Bridget Hodgson's Friends

Thanks to her marriage into the Hodgson clan, Bridget formed close and lasting friendships with York’s most powerful men and women, and these relationships flourished for decades after Phineas’s death. When Bridget planned her funeral, she made the following remarkable request:

And I do direct that Sir John Hewley, Sir Henry Thompson, Sir Stephen Thompson, George Pricket Esq., Edward Thompson, Alderman, Robert Waller, Alderman, William Breary Doctor of Laws, and Thomas Fairfax Esq. be invited to carry me to my grave.

As their titles and honorifics indicate, these men came from York’s economic and political elite. Henry Thompson was a wealthy wine merchant, and served as Lord Mayor in 1663 and 1672, after which he was elected to Parliament. The will of his brother Stephen included £1000 for each of his children, and Edward Thompson left £2000 to his son Luke. Even in light of these bequests Robert Waller (who also witnessed Bridget's will, along with his wife Jane) may have been the wealthiest of the group, for his home in St. Martin Coneystreet included sixteen hearths, in a city where the city average dwelling had just three.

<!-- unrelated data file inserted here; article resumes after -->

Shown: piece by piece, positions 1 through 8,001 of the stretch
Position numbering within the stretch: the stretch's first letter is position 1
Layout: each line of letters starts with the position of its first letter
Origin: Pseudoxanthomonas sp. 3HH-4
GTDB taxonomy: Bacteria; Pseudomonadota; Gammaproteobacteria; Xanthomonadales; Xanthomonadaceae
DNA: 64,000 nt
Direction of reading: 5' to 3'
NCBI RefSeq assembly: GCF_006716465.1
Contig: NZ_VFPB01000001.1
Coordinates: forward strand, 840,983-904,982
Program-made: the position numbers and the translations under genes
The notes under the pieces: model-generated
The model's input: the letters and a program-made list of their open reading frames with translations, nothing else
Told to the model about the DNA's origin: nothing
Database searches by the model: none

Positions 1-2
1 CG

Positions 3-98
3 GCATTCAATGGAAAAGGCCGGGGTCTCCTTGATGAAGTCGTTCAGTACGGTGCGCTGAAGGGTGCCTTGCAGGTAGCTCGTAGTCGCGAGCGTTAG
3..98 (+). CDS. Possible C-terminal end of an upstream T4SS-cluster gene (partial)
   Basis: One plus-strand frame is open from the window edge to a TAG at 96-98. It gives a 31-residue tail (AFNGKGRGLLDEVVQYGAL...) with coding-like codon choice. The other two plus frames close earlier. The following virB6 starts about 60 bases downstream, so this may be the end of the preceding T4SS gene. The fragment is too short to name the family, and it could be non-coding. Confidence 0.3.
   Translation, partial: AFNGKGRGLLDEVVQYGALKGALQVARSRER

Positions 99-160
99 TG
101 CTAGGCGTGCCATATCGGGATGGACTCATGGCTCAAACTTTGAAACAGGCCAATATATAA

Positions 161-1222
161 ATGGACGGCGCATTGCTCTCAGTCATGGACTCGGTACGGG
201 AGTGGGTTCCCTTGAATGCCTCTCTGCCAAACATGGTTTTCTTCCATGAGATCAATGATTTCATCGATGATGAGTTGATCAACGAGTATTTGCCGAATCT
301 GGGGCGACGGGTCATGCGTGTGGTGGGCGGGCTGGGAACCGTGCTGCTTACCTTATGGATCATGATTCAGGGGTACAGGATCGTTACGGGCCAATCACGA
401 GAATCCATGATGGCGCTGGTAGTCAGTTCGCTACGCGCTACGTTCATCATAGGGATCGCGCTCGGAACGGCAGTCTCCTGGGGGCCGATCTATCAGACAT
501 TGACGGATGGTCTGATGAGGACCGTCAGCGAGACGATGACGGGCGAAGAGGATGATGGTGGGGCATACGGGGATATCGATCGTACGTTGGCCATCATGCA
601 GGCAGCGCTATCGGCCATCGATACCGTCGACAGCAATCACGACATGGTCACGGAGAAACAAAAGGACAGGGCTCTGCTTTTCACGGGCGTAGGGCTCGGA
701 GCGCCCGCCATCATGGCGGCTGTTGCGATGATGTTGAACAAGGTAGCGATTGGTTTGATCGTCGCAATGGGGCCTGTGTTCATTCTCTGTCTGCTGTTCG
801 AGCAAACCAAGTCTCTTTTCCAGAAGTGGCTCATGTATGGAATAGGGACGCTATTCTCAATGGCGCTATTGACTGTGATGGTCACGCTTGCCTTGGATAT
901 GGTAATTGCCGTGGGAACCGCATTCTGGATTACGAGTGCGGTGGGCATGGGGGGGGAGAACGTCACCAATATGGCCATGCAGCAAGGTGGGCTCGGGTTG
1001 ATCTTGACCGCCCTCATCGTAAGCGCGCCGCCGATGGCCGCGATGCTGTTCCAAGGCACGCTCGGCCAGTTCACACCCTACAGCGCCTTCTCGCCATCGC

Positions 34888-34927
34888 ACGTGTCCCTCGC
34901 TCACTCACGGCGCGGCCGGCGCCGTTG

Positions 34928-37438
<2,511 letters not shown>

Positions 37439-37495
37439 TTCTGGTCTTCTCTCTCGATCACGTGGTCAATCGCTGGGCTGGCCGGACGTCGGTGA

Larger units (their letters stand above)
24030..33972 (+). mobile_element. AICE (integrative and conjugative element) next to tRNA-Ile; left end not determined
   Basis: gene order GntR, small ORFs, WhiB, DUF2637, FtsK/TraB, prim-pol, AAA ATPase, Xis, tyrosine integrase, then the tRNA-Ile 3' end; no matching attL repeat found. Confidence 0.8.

While Bridget’s connections to York’s leading families are clear, it is difficult to know whether she was also midwife to this group. While her will does not mention any of their children, it may simply mean that (for whatever reason) she was not their godmother, or that she chose to direct her charity to her less affluent godchildren; Luke Thompson had no need of a ₤1 bequest. Despite the lack of direct evidence, it seems likely that she delivered at least some of these men’s children, for while there were other midwives in York, few had Bridget’s social standing. Moreover, court documents from a defamation case show that Bridget attended other wealthy women; it is to Bridget’s clients that we will now turn.